Christopher Star, Middlebury College
“I and I”: Bob Dylan and William Shakespeare’s King Richard III
With the release of The Bootleg Series Volume 16: Springtime in New York 1980-1985, I’ve been revisiting tracks from my favorite album from that period, 1983’s Infidels. I’ve always thought that the song “I and I” is one of the record’s strongest. I’m not alone in that assessment. Rolling Stone classifies “I and I” as one of Bob Dylan’s best songs from the 1980s. Dylan has performed this song more times than any other from Infidels: 204 times from May 28, 1984 to November 10, 1999, according to his website. The title phrase, repeated several times in the song’s chorus, has long fascinated me as a pithy statement of the complexity of selfhood and individuality. How can we unpack the modalities of “I and I” both in terms of the phrase itself and the song as a whole?
The phrase “I and I” has several possible levels of significance. It is a key part of Rastafarian vocabulary. The sociologist Ernest Cashmore states that Rastafarianism’s “acknowledgement of the inherence of God in man” came to be expressed “in the principle of ‘I and I’ the unity of all people” (Cashmore 1979: 26). The song’s genesis and recording have strong connections to the Caribbean Islands. The liner notes to Springtime in New York cite several interviews from the time of Infidels’ release: “‘That was one of them Caribbean songs,’ Dylan told interviewer Paul Zollo about ‘I and I.’ ‘One year, a bunch of songs came to me hanging around down in the islands. . .’ Talking to Kurt Loder in 1984, he named ‘Jokerman’ another. ‘It’s very mystical: the shapes there, and the shadows, seem to be so ancient.’” The song has something of a reggae feel and the personnel involved with the album’s recording furthers the Caribbean connection. The legendary Jamaican duo of Sly Dunbar and Robbie Shakespeare play drums and bass respectively on all of the album’s tracks. It is plausible that Dylan was aware of the significance of “I and I” for the Rastafarian community. Yet this connection simply treats “I and I” alone and does not seem to me to address the complexity of the song, which is focused less on unity and more on self-division. There may be another level of significance to the title that better links up with the song’s themes of sleep, dreams, justice and self-division that may be traced back, paradoxically, to the namesake of the track’s bassist.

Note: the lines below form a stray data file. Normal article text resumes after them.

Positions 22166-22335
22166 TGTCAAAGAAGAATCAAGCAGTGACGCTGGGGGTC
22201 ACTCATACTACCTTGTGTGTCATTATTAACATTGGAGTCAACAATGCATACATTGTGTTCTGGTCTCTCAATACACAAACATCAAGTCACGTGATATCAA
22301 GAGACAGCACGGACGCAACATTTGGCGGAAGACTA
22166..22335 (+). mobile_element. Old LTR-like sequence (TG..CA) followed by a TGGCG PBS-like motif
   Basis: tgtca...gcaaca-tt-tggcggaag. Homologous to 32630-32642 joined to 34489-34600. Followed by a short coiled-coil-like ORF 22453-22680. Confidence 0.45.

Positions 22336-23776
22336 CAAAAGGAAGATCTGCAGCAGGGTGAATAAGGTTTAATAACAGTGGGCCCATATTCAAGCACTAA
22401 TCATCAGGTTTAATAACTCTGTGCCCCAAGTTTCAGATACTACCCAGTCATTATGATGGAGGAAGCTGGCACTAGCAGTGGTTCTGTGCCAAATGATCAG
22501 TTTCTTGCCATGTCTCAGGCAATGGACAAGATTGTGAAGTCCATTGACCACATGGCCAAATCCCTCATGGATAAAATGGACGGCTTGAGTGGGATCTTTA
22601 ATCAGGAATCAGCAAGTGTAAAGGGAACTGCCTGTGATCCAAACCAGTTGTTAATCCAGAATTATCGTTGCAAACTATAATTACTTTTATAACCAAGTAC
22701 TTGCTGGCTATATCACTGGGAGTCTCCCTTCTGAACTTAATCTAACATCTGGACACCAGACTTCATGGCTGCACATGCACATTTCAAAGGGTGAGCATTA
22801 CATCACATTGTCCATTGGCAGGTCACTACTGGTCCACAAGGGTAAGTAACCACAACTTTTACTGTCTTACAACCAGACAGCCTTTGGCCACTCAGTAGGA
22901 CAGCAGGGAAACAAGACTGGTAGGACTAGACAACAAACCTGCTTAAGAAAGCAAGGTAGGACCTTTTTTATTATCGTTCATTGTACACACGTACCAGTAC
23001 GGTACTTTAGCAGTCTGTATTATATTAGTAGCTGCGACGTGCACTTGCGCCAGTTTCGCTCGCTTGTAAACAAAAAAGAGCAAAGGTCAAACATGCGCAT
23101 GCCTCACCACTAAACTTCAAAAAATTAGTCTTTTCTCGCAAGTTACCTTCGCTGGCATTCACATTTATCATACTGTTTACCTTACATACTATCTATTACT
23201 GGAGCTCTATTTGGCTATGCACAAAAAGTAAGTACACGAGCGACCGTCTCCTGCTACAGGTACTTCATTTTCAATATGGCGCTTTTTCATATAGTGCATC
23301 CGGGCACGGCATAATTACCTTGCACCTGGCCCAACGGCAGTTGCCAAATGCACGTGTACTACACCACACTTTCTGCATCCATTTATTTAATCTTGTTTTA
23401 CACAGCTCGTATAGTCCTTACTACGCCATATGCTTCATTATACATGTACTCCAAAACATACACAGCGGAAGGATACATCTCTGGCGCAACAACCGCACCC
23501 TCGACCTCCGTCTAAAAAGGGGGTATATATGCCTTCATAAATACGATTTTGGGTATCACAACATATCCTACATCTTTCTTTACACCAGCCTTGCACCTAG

In an album that is largely a jeremiad on the direction of US and international politics and society, the penultimate song, “I and I,” might initially appear to be the record’s most personal track. As the title suggests, the song is an investigation of the nature of selfhood (Riley 1992: 271-2). Yet the song does more than simply offer a contrast between a false public and a pure private self, especially, if, as I believe, one of this song’s key intertexts is Shakespeare’s King Richard III. In this drama, the Duke of Gloucester and later king of England is a master at playing different roles. Throughout the play he presents one face, often of kindness, purity and concern, to other characters, while revealing his true, violent intentions in a conspiracy with himself and the audience. The possible links between Richard and the speaker of “I and I” problematize any easy notions that a purity of intentions automatically comes from listening to one’s heart. “No man sees my face and lives,” sings Dylan in the chorus. Indeed, throughout the play, seeing Richard’s true face leads to death. By the end of the play, when Richard finally confronts himself, when his criminal self and his guilty conscience come together, he too is destined to die. The justice served in this play is like the justice the speaker has learned in “I and I:” “an eye for an eye and a tooth for a tooth.” This version of justice is applied to Richard when, for example, he is cursed by his mother, “bloody thou art; bloody will be thy end” (4.4.195) and by the ghosts of his victims (5.3.154-5).
William Shakespeare’s arch-villain, King Richard III, uses the phrase “I and I” in one of his most famous soliloquies after a night of horrifying dreams before his defeat and death at the Battle of Bosworth Field (August 1485). The speech comes in act 5.3, after the ghosts of Richard’s victims appear to him. Each promises that he will die in battle and that his adversary, the Earl of Richmond, the future King Henry VII, will be victorious. Richard, awaking in great fear and confusion, cries out:
Give me another horse! Bind up my wounds!